ABSTRACT. Educational psychology has contributed to understandings of effective pedagogical practices. Despite this knowledge, student achievement has not improved markedly. This may be because researchers have not conveyed empirical findings to teachers, to teacher education programs not educating pre-service teachers in valuable practices, to teacher mistrust of educational psychology research, and to teachers implementing teaching methods that have no empirical base. Nevertheless, the focus of educational psychology has been on effective instructional practices leading to improved student achievement. A smaller group of researchers have investigated the social and affective aspects of classrooms as contributing to improved student achievement. This paper advocates for enhancing teacher care and relationships with and among students in order to improve student outcomes. The paper advocates introducing a new field, the social psychology of the classroom, sitting alongside educational psychology, which would expand and encourage research into teacher-student relationships as benefitting student academic and social learning. pp. 155–171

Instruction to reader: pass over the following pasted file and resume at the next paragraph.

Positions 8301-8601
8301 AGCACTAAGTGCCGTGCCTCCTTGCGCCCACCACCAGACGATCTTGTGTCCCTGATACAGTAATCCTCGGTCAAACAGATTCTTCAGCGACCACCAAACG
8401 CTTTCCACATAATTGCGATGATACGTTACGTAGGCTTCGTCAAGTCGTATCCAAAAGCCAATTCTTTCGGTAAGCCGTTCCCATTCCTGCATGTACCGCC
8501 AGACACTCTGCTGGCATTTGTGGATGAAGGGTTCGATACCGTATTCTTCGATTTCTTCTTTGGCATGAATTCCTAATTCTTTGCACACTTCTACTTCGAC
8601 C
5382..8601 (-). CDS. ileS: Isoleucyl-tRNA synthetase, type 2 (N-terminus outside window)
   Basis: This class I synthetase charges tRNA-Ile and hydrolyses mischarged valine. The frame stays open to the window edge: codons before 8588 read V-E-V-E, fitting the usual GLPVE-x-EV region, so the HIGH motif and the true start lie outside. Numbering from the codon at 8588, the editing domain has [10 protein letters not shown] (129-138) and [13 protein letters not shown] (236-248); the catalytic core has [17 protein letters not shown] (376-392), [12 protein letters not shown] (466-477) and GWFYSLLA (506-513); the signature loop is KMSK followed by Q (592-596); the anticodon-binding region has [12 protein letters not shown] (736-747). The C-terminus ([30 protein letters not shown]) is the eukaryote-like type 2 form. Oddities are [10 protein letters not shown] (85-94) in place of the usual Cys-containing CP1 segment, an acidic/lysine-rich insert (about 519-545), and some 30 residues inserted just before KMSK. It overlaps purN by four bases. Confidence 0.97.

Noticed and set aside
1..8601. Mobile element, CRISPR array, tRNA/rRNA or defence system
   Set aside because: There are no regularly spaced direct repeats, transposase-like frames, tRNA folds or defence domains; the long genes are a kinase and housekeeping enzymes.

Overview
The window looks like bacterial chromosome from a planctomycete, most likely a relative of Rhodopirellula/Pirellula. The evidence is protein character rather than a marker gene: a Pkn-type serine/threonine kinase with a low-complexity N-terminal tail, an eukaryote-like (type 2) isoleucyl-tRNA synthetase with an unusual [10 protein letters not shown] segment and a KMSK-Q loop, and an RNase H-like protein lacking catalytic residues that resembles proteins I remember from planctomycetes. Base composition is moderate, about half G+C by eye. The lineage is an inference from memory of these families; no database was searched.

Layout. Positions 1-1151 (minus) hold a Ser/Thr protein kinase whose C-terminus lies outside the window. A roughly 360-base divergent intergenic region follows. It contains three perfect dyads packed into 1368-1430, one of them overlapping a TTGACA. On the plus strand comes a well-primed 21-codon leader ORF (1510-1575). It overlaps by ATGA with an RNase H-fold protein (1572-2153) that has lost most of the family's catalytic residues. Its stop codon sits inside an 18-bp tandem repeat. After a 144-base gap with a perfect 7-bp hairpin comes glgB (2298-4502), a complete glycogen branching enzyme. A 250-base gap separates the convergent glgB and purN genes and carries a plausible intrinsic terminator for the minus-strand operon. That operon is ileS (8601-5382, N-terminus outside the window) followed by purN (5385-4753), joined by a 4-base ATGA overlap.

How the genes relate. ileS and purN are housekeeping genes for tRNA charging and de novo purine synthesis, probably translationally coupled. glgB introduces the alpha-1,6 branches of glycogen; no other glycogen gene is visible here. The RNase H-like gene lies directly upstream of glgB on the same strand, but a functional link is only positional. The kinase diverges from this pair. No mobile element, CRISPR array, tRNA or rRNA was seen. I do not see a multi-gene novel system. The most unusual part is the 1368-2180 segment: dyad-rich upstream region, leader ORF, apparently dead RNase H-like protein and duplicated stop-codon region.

Keywords: educational psychology; social psychology; teaching relationships; class climate; teacher expectations

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University of Auckland

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